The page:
A court ruling to grant Bangladeshi citizenship to the children of stateless "Bihari" Muslims after 37 years in refugee camps has divided their community, with older Biharis still yearning to be allowed to settle in Pakistan.
Some 300,000 Urdu-speaking Biharis have lived in 66 squalid camps in Bangladesh since the former East Pakistan emerged as an independent country in 1971.
"We endured a lot of pain at the camps. Now it is going to be over, we are Bangladeshis and will have equal rights," said 27-year-old Fatema Begum.
Crammed into the camps with poor sanitation, power supply and no healthcare or education, the refugees had hoped for years that Pakistan would take them to their chosen homeland.
But frustrated over the long delay, the new generation Biharis below the age of 37, who have been born and grown up in the camps, recently made a legal move to win them Bangladeshi citizenship. The High Court granted them that right on Sunday.
"This is a historic achievement. We had been waiting for decades, while living an inhuman life in the camps," said Sadakat Khan, president of the Stranded Pakistanis Youth Rehabilitation Movement.
"Our people do not have access to government jobs, children cannot go to school. We cannot even open a bank account, let alone taking a loan," he told Reuters at a Dhaka refugee camp.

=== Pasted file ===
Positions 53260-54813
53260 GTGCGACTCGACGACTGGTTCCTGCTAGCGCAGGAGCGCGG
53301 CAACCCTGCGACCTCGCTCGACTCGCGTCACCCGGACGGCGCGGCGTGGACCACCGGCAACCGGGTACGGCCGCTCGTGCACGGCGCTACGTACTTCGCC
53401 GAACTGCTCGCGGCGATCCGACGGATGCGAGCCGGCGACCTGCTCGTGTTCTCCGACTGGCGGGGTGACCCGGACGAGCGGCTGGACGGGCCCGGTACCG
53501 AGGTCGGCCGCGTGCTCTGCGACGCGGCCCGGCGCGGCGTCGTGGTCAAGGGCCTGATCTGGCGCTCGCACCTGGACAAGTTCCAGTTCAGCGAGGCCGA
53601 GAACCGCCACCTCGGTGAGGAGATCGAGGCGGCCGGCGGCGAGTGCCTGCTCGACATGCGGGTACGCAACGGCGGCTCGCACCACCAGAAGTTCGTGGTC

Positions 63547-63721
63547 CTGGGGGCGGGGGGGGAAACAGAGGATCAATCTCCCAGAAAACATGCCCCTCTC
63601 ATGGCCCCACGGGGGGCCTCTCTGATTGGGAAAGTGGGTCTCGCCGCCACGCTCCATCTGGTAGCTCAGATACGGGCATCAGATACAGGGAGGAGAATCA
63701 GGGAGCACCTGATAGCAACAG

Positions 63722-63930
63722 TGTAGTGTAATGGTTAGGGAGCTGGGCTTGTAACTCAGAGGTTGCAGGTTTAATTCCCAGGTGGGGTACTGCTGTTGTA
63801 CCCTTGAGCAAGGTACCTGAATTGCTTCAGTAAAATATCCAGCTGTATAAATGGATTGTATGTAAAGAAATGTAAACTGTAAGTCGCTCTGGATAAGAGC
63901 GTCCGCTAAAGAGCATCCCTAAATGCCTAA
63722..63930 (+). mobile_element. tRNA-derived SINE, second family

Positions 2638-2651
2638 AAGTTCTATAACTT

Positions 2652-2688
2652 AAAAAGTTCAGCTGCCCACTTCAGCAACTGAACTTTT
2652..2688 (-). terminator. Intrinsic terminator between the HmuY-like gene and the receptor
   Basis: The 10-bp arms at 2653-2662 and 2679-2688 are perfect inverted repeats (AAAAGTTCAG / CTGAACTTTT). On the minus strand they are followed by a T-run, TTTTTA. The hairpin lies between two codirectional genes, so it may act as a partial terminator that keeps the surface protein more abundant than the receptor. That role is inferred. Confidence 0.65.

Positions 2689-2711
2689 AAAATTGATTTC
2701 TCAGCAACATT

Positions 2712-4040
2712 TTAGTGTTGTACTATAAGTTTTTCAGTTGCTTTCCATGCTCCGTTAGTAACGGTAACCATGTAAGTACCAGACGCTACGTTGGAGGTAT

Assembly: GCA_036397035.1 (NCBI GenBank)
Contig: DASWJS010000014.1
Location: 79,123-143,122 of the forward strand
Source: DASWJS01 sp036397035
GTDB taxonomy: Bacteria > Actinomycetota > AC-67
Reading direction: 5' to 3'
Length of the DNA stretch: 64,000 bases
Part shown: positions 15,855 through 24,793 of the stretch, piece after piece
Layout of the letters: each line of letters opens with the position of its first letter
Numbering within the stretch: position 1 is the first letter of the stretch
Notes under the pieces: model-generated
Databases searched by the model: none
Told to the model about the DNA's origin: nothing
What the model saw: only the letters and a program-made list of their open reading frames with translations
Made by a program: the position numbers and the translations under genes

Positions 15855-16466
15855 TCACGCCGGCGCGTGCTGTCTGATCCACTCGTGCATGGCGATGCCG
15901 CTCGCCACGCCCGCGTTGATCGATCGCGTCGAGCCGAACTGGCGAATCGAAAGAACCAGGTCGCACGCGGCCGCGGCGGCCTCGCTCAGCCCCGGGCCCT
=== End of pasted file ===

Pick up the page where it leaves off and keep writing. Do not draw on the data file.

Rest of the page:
"Why we should go to Pakistan? We don't belong to Pakistan. We don't want to go to Pakistan."
But many of the parents and grandparents of the young Biharis opposed the long-sought privilege, saying they wanted to remain Pakistanis and would wait indefinitely to go there.
"We have full respect for the court but we reject its ruling. Pakistan is our home and we want to exercise our citizen rights only after going there," said Shoukat Ali, leader of the Stranded Pakistanis General Repatriation Committee (SPGRC).
"Until then, we don't want to lose our refugee status in Bangladesh, which guarantees us a life in the camps with free food ration," said Shoukat, adding that SPGRC might challenge the High Court ruling in the Supreme Court.
Pakistan High Commissioner Alamgir Babar told reporters in Dhaka on Monday that Islamabad would consider the refugees' demand for repatriation with "humanitarian sympathy".
But, like his predecessors, he made no pledge to push the case or even suggest a tentative timeframe.
The Biharis, who migrated to former East Pakistan from India following the partition of the subcontinent in 1947, sided with the Pakistan army during Bangladesh's 1971 war of independence.
Bangladesh Home Ministry officials said about 140,000, or nearly half of the Biharis, who were born in Bangladesh and have expressed loyalty to the country, would be granted citizenship.
The rest would continue to live in the camps, run by the Bangladesh government and the UN High Commissioner for Refugees.
Pakistan has avoided the Bihari repatriation issue despite repeated requests by Dhaka for an early settlement.